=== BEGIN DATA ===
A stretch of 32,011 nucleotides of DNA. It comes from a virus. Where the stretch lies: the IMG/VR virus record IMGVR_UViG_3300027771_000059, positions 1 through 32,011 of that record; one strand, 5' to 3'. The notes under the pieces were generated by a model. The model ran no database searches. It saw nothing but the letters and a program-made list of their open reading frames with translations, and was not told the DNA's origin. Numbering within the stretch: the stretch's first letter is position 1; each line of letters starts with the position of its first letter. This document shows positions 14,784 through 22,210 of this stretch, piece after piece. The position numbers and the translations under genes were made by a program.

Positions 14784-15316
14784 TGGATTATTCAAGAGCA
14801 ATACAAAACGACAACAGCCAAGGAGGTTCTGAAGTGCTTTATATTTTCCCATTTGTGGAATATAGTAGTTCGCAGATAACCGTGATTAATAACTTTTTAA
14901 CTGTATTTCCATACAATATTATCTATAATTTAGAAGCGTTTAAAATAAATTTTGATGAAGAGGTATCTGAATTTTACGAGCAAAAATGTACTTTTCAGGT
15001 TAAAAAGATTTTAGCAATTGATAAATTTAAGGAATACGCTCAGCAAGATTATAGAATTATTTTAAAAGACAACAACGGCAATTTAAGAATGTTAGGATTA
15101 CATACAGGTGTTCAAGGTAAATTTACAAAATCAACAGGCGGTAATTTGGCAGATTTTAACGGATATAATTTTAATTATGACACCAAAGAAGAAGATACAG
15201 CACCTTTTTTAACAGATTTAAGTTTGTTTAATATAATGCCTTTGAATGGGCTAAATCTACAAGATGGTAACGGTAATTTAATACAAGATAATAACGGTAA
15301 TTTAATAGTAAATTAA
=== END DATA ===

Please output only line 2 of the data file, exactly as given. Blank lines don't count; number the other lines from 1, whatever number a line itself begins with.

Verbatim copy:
Positions 14784-15316